How 4 Breweries Embraced IPAs Without Selling Out
The taproom dilemma.
I attended an event last year that featured Jim Koch, the founder of the Boston Beer Company (maker of Sam Adams), as the keynote speaker. He’s become famous for these types of talks, offering candid soundbites and off-the-cuff words of wisdom while a team of PR handlers sits nervously nearby.
This one was no different; a little ways into the talk he expounded on his theory that marketing is much like masturbation. But what stood out more happened near the end, during the Q&A, when he fielded a question from an investor in a small New England craft brewery.
The investor asked for a tangible piece of advice he could bring back to the brewery, something that would have a positive impact on the brand and its sales.
Koch didn’t flinch. For any brewery to compete in today’s market, he said, it must have a taproom serving fresh beer to its local community. It was an answer that, even in a state with a thriving craft beer fan base, illustrated the tension between success and compromise.
For any brewery to compete in today’s market, he said, it must have a taproom serving fresh beer to its local community.
Given his position, this was a ballsy answer — Sam Adams’ brewery in the Jamaica Plain neighborhood of Boston doesn’t actually have a taproom, instead offering samples to the largely tourist-heavy groups that file through for a tour — but it wasn’t a surprising one.
Koch has built his brand into a billion dollar business, a far cry from the early aughts of hawking Boston Lager from his briefcase. But sales are slipping, forcing changes like overhauling the recipe of his flagship Rebel IPA. Though they might not have their own glitzy taproom in the heart of Boston — it’s been argued that they should — it’s telling that Koch values brick and mortar so highly in a business based in liquids.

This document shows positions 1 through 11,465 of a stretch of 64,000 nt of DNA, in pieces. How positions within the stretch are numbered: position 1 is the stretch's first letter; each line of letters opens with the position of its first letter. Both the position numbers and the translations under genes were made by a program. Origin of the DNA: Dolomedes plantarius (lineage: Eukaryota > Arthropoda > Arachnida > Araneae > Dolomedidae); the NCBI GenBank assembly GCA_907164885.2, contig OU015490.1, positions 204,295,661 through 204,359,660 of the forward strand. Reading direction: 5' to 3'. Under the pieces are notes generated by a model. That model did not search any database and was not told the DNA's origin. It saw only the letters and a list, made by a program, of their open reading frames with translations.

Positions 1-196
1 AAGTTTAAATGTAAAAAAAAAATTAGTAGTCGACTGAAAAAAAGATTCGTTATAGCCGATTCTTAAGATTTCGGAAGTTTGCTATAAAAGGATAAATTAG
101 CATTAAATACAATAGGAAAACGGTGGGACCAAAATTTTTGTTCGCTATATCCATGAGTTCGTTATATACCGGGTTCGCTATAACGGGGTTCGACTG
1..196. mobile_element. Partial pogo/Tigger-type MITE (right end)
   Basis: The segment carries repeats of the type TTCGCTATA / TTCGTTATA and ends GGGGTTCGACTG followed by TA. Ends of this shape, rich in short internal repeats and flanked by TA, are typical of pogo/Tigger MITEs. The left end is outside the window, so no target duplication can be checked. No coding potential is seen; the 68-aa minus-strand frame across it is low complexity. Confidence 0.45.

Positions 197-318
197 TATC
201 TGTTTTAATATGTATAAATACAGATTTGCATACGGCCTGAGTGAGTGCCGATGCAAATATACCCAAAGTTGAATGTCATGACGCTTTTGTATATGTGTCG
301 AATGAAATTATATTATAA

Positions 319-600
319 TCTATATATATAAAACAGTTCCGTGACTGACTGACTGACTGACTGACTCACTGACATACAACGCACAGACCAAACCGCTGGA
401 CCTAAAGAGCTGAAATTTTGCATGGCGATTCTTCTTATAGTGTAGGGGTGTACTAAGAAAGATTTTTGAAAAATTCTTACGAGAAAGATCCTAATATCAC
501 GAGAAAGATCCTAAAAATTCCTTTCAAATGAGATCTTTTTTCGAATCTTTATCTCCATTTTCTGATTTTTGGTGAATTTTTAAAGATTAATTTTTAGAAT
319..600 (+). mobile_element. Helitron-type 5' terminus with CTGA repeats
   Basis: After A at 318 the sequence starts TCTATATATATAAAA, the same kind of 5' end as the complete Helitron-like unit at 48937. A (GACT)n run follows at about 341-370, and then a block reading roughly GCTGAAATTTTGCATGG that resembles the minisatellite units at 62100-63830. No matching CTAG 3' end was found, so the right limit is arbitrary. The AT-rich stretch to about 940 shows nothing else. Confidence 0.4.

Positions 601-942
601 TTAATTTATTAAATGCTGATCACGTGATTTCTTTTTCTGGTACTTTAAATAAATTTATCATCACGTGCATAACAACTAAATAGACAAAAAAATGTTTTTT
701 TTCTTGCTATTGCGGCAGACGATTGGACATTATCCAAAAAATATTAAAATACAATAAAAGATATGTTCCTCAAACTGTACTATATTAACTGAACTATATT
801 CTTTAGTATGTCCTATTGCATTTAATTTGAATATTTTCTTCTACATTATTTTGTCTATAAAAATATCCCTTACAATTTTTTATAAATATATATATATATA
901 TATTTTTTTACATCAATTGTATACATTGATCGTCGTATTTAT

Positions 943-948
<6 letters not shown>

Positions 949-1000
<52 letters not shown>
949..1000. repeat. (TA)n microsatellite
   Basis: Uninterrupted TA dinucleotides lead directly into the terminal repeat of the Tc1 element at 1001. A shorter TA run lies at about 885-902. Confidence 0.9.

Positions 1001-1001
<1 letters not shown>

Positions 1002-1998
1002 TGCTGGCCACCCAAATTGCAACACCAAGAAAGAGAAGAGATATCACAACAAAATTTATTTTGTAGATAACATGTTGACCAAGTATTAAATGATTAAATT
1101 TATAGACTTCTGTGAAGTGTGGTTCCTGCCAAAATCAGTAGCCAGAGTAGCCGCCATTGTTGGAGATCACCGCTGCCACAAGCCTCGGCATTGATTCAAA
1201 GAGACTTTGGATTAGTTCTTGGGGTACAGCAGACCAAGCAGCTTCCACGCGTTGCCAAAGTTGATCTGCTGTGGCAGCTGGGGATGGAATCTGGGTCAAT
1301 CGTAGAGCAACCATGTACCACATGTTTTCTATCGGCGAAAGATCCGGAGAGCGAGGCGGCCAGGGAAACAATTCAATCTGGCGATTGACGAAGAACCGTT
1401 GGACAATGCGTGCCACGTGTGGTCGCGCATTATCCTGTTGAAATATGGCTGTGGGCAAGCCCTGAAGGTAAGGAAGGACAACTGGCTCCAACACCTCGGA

For four Massachusetts breweries, the power of the taproom has proven to be a double-edged sword. The appeal is obvious and undeniable: on-premise sales go through the roof; quality control comes in-house as products are sold fresh and at the source; word of mouth works in their favor, over time increasing off-premise sales in liquor stores, bars and restaurants.
But pack a taproom full of thirsty patrons and one thing becomes clear very quickly: A majority of them, at some point, will ask about one style in particular. If you build a taproom, the people will come. And the people will demand IPAs.
“I didn’t want to believe that you had to brew an IPA to be successful,” said Chris Tkach of Idle Hands Craft Ales in Malden, MA. “Fast forward to 2016 when we opened a much more visitor-friendly location with a taproom and I knew we had to start producing those type of beers for the IPA drinker who would inevitably come through the door.”
Idle Hands was founded in 2011 in Everett, MA, before relocating to its current location this year. The original concept was a Belgian-inspired nanobrewery. Visitors to the taproom would be met by about a dozen beers on draft that aren’t IPAs, from mixed fermented farmhouse ales to classic German lagers.
“I think because we are so late to the game it’s been a bit of an uphill battle to grab attention from the IPA drinker who wrote us off a long time ago,” said Tkach. “And of course, now that we’re brewing an IPA, people expect more of them.” The balancing act now is keeping visitors happy without letting hops “take over the brewery.”
Focusing on Saisons
The traditional, flagship Saison Renaud (left) and the experimental, collaborative Fernetical showcase what Mystic wants, but not necessarily what the average patron orders.